Transitioning back to work

iVillage Member
Registered: 07-11-2006
Transitioning back to work
81
Sat, 04-26-2008 - 12:25pm
I'm not sure if this topic belongs here - so feel free to ignore or redirect me. I was on another board and the topic of what should the Stay-at-Homes years count for when you transition back to the work world. Does staying at home allow you to develop new skills or do you just go right back to entry-level? Does this subject come up here once in a while? My quick review of recent threads didn't come up with anything.



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iVillage Member
Registered: 03-27-2003
Sun, 04-27-2008 - 11:48am

Well, I said SAH, not parenting.

iVillage Member
Registered: 07-11-2006
Sun, 04-27-2008 - 12:30pm

>>I don't kid myself that it has been a good career move. <<

LOL. Yeah, SAH, overall isn't good for a career, that's an understatement.

I'm just trying to say that it is not skill-less. It's not just being a maid or a daycare worker. It is challenging. There are transferable skills. If you'd been in a different field to begin with, you might have improved your negotiation skills, at least you used them parenting.

I think the experience post-SAH is not only underpaid, but also undervalued. IMHO, it should not equate skill-wise to delivering pizza or packages, working at a cash register or painting houses, but it seems others do.

I'm hearing that the bottom line is it goes unrewarded financially, because it is just a bunch of skill-less tasks. I suppose it's just a matter of opinion, but still it surprises me.




Avatar for mkatherine
iVillage Member
Registered: 03-27-2003
Sun, 04-27-2008 - 12:33pm
I don't think anyone here is saying they are skill-less tasks - just that depending on your profession it may not be easy to leap frog back into where you were if you hadn't taken that time off that's all.
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iVillage Member
Registered: 03-27-2003
Sun, 04-27-2008 - 1:29pm

I think very few jobs are skill-less, and that goes for being a SAHP as well.

iVillage Member
Registered: 05-14-2006
Sun, 04-27-2008 - 1:35pm

Avatar for mom34101
iVillage Member
Registered: 03-27-2003
Sun, 04-27-2008 - 2:18pm

In what way do you want it to "count"?


It doesn't count as job experience because it isn't a job.

iVillage Member
Registered: 07-11-2006
Sun, 04-27-2008 - 2:33pm

>>You keep putting down pizza delivery driver, but honestly, the multi-tasking, task management and people management skills I learned during my years as a pizza delivery driver are far greater than those that I've learned or honed as a parent.<<

I am surprised to hear this. But I also think it supports my premise that you don't think the skills involved in raising children are all that valuable.

>>Why do you think that being a SAHP gives you more skills than you would have if you were a parent plus -- to use one of your examples -- worked as a daycare provider or a maid in addition to parenting?<<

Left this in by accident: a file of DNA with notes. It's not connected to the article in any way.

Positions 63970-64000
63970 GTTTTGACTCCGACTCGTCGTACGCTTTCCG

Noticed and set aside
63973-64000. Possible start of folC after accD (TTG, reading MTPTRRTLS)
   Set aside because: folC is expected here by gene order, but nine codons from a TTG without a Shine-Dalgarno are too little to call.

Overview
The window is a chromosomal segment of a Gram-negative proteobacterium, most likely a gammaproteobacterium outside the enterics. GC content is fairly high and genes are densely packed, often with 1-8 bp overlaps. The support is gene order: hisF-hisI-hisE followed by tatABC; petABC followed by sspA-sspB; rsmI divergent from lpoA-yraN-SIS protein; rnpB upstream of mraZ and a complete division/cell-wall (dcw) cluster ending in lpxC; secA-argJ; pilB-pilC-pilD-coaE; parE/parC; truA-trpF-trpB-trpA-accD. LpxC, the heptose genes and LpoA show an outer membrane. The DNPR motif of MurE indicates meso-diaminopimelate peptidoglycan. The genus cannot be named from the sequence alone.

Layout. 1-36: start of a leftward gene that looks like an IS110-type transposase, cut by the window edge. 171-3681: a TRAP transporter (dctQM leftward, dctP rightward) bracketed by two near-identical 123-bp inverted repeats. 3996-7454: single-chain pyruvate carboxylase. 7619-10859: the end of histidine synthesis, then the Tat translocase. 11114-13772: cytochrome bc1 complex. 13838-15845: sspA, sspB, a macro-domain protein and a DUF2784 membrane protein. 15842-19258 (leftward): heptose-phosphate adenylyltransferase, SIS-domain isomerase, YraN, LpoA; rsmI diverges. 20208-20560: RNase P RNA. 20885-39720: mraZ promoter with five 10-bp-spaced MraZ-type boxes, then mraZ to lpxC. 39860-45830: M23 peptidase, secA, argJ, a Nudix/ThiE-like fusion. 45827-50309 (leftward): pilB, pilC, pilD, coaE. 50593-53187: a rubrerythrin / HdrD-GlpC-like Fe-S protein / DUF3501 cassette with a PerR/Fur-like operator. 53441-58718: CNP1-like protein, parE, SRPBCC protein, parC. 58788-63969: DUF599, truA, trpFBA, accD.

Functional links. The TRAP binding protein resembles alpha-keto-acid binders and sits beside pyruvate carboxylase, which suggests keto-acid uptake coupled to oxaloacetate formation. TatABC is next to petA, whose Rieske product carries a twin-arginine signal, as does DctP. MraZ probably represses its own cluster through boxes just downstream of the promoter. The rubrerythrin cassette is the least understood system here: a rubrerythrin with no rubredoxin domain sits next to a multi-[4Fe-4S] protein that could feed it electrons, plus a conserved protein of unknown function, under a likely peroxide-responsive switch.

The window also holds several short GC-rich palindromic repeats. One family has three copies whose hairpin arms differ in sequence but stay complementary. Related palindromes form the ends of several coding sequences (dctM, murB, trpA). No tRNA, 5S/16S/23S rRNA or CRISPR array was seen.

I will clarify that I said daycare worker. A person who is operating a daycare would have business type skills. As for why I think that, I'm at a bit of a loss, it just seems intuitively obvious. I was hoping that someone would sort of see where I'm coming from, not that everyone would like this idea was completely off the wall.




iVillage Member
Registered: 07-11-2006
Sun, 04-27-2008 - 2:42pm

>>It doesn't count as job experience because it isn't a job. <<

>>Plus, most employers are looking for experience you developed in a job (or volunteer) setting.<<

I don't think the development of skills is the same as "job experience". But I don't see how developing skills in a volunteer position is different that from parenting.

>>If someone thinks she's developed skills as a sahp that are transferable to a particular job, she can always make her case on a resume or in an interview. <<

Yes, that's what I mean. Doesn't mean all SAH's will, but that it can be done and should "count".

>>But unless you're looking at careers that involve working with kids, it't hard for me to see how it would be relevant <<

Again, I think that viewing of SAH's as housecleaners and babysitters is an unjust pigeonhole and doesn't address the more relevant skills.

>>It's really just your word that you've developed all these skills as a sahp--there aren't independent references your prospective employer can contact.<<

I'm pretty sure that former employers are only allowed to say "yes she worked here" and "yes I would hire her again" they can't independently backup or negate any premise you make as far as skills go.




iVillage Member
Registered: 07-11-2006
Sun, 04-27-2008 - 2:52pm

>>I don't think anyone here is saying they are skill-less tasks <<

I chose the word skill-less to describe the tasks involved in activities such as delivering pizza, cleaning, working in a daycare, and normal daily activities. I am open to a better suggestion. Entry level? Low skill?

>> just that depending on your profession it may not be easy to leap frog back into where you were if you hadn't taken that time off <<

Of course it's a challenge to transition back, even I'm not saying otherwise.




iVillage Member
Registered: 08-08-2006
Sun, 04-27-2008 - 3:06pm


You would be wrong.

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